Your job is to support the following program and design enhancements:
1. Additional NPC types are required immediately. Others might be added in the future. Note that here “legal” means consistent with the rules.
a. Legal: plays a random selection from all cards that can legally be played.
b. Smart: a player that records all relevant information and makes a reasonable, legal choice based on that information. A Smart player must produce smarter play than a legal player and have the
necessary information available in a suitable form so that an extremely good NPC player could be developed based on the Smart player. A Smart player should assume that other players are playing legally.
2. Parameters: currently all elements of Whist are set in the code. The system should be made more configurable through a property file. You will have to make a judgement as to which parameters are worth making configurable.
3. Three property files, all supporting repeatable runs (subject to interactive player choices) with a fixed seed “30006”.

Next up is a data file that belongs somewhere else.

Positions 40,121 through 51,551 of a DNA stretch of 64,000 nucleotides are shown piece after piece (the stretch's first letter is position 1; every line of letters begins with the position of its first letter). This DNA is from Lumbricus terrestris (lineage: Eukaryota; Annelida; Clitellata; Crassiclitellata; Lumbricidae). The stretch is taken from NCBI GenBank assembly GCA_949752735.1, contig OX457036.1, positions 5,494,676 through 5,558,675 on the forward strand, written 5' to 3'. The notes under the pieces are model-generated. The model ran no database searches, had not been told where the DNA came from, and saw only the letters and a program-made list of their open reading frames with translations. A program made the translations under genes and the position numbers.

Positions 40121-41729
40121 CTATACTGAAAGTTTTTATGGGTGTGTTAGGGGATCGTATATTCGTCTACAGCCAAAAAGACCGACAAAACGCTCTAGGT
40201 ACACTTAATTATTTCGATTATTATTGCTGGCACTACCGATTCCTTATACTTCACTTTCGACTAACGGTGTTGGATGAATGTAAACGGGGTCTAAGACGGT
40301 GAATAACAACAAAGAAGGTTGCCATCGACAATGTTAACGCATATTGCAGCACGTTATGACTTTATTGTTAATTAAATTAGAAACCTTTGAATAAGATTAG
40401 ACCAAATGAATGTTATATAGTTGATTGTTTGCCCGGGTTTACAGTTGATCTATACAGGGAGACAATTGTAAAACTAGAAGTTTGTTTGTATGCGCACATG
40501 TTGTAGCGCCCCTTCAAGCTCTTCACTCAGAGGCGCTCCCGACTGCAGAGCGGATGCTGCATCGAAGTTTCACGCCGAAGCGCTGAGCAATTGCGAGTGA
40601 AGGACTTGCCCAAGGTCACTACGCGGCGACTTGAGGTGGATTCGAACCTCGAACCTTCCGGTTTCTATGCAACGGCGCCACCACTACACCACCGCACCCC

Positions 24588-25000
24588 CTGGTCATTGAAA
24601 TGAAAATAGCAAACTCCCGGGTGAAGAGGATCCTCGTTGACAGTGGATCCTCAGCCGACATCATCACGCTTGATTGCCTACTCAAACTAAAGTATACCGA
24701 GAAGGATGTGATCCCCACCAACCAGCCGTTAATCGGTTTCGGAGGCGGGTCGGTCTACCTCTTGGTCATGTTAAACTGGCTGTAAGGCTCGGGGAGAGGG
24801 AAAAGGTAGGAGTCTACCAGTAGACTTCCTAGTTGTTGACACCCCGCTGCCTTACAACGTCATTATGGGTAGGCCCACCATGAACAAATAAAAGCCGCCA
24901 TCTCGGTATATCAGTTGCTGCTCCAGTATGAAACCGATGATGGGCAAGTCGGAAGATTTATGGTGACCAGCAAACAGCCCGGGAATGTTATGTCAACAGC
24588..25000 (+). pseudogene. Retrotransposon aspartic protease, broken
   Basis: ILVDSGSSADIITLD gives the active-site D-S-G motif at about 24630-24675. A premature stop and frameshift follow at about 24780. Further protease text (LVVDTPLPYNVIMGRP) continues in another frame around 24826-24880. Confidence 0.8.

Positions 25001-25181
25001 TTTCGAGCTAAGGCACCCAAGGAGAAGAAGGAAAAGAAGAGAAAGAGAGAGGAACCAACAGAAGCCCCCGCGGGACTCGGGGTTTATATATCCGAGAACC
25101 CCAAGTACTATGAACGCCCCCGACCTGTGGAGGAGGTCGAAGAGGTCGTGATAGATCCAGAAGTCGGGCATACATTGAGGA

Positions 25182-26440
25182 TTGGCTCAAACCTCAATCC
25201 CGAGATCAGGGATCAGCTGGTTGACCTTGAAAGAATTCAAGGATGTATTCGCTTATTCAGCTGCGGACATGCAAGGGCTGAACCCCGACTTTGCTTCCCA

- “original.properties”: one interactive player (0) and three random NPCs, and game settings as per the original package.
- “legal.properties”: four legal NPCs, with nbStartCards = 4 and winningScore = 6.
- “smart.properties: one interactive player (0), one smart NPC (1), and two random NPCs, and game settings as per the original package.
Note that, despite the graphics in Figure 1, an NPC must not be able to see another player’s card until they use it to lead or follow in the game play. Player’s must not share information directly and must store their own information about the game they are playing, i.e. they must not access a common pool. As well as cards played, a player can see which player played the card, and the scores. Note that inferred information is also useful, for example, when a player doesn’t follow suit, that player must have no remaining cards in that suit.
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The Sample Package
You have been provided with an Eclipse project export representing the current system. This system runs in a fixed configuration like the property file described above in 3a.
1. Import the project zip file as you did for Workshop 1.
2. Make sure that the JGameGrid.jar file is in the Java Build Path for the project (Project > Properties > Java
Build Path); if not, re-add it ( using Add Jars …).
3. Try running by right clicking on the project and selecting Run as… Java Application.